About a year ago one of my very first clients came to me with a specific request: “Please help me find a job that offers an H1B visa”. Finding a job after college is already difficult enough, but finding a job that offers H1B? That’s going to require some real patience and research. Fortunately, I’ve put together all the data and statistics I’ve found during my research in order to help those who are looking for jobs that offer an H1B visa! So, before we get started with advice, let’s look at some statistics and trends first:
Statistics to know
65,000 – The H1B is a lottery, meaning of all the applicants (190,000 applicants in 2018), only 65,000 are selected through a lottery process. The lottery process ensures that regardless of your education, career, or income, everyone get’s the same chance of being selected.
20,000 – The only difference is that for those with a Master’s degree and above, they are also included in a 2nd lottery in which 20,000 applicants are selected, effectively giving you two chances at an H1B if you have a Master’s degree.
38% - According to this, the average applicant has a 38% chance of being selected in the H1B lottery.
April 1st – This is the filing period for the H1B visa every year so don’t be late or early! The filing period closes roughly 5 days after opening, so make sure that your forms are sent and received on April 1st!
California, Texas, New York – The top 3 states that file for H1B, meaning your chances of finding a company that can sponsor H1B are significantly higher in these 3 states than anywhere else (with New Jersey, Illinois, Washington, and Massachusetts as the next 4). California applies for almost 2x as many H1B as Texas, meaning if you need a company to sponsor you for H1B then California is your best bet!
67% - In 2015, 67% of H1B approvals were computer related positions. In fact, the majority of H1B applicants and approvals come mostly from STEM fields.
3 Years – As an H1B visa holder, you are permitted to stay for 3 years and are eligible for a 3 year extension after your first 3 years are over.
We know the numbers behind H1B visas and what they are, but how do we make sure we can get into a company willing to sponsor you?
1) Write a resume tailored for H1B jobs
A common mistake I see on a lot of resumes is that candidates often don’t do a great job communicating their intentions clearly. If you need a job from a company that sponsors H1B, it’s in your best interests to be as clear as possible on your resume. Yes, you will get fewer interviews simply because many companies don’t sponsor H1B, but if you were dishonest and they found out you needed an H1B later you won’t get sponsored anyway! Remember to use the objectives statement to communicate that you’re in need of H1B sponsorship.
2) Find a company that sponsors H1B
Not many companies sponsor H1B visas due to how expensive and uncertain they can be. However, that doesn’t mean that you won’t be able to find good ones that do!
Myvisajobs.com is one of the best websites you can use to pull raw H1B data and analyze them. While you can see which companies sponsor the most H1B, it would be more helpful to go through H1B sponsors by city and see what kind of companies sponsor H1B in your city. If you want to be more specific, use the search function and search through your state/city!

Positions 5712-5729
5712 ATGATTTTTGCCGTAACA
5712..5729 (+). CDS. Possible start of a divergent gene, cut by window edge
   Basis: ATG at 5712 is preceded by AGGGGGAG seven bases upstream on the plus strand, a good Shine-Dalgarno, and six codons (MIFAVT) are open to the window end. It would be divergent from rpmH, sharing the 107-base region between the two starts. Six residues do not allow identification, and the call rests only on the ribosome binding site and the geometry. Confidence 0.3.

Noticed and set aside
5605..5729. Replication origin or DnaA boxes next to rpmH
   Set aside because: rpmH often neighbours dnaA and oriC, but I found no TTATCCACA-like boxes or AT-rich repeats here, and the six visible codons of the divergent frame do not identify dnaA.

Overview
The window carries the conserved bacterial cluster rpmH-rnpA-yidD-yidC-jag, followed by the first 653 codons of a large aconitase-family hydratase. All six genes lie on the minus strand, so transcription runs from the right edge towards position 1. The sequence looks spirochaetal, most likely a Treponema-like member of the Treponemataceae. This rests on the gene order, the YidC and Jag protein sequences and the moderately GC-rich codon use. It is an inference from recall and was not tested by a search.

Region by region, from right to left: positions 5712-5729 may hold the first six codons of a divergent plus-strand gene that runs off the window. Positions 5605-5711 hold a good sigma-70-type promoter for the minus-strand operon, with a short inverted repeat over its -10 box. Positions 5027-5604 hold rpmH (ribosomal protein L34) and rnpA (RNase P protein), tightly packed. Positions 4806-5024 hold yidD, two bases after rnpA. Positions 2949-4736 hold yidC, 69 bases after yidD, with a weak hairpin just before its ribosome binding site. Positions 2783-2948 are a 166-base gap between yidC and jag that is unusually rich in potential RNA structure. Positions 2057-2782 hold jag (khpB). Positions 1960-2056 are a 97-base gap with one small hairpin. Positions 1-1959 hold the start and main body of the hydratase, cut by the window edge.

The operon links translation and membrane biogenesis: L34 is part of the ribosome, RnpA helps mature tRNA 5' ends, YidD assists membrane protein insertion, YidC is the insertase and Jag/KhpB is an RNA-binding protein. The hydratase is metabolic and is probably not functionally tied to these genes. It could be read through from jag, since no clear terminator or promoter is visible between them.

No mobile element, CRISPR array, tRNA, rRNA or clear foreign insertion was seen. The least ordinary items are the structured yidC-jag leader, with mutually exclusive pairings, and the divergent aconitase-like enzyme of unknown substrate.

3) Applying to a job that relates directly to your education
The biggest difference between an H1B job seeker and a regular job seeker is that the H1B job seeker must find a job directly related to their major. It’s not enough to find the right company, you also have to find the right job.
The best way to do this is to:
- Make a list of all careers and fields that directly relate to your major
- Figure out which careers are the most “specialized” (because the H1B is for specialty occupations)
- Find companies that offer those types of positions
- See if those companies offer H1B visas on myvisajobs.com
4) Make sure that you’re a W-2 worker and NOT 1099!
The key difference between a W-2 employee and a 1099, is that a W-2 employee earns a salary while a 1099 worker is an independent contractor and NOT an employee of the company. In order to qualify for an H1B, you must be employed as a W-2, salaried worker. Make sure that you know the distinction when looking for a job!
5) The H1B Cap Exemption
Not every single company needs to go through the lottery for their H1B candidate. Did you know that there are 3 types of entities that are exempt from the cap? This means that for employees of these entities, they can file for an H1B at any time (not required to file on April 1st) and are not subject to the lottery meaning there is no uncertainty! The types of entities that are exempt are:
“Institution of Higher Education”
What is an “Institution of Higher Education”? The legal definition can be found here, which basically boils down to a certified university or college. This essentially means that if you can get hired at a college or university for a specialty occupation (for example, as a professor) then you’re exempt from the H1B lottery!
“Non-Profit Entity Affiliated/Related to an Institution of Higher Education”
According to USCIS a non-profit entity affiliated with a college/university must be directly connected with a college/university.
“Non-Profit Research Organization”
The USCIS definition of a Non-Profit Research Organization is “an organization that is primarily engaged in basic research and/or applied research). As you can see, the definition is pretty broad and not specific. I would recommend searching for Non-Profits and this could is a good place to start.
About a month ago, the client that requested an H1B resume told me that she was not only able to land a job that sent in an H1B application for her, she got selected in the lottery as well! While it can seem like a difficult and hopeless road, make sure to stay positive as it is definitely more possible than it feels.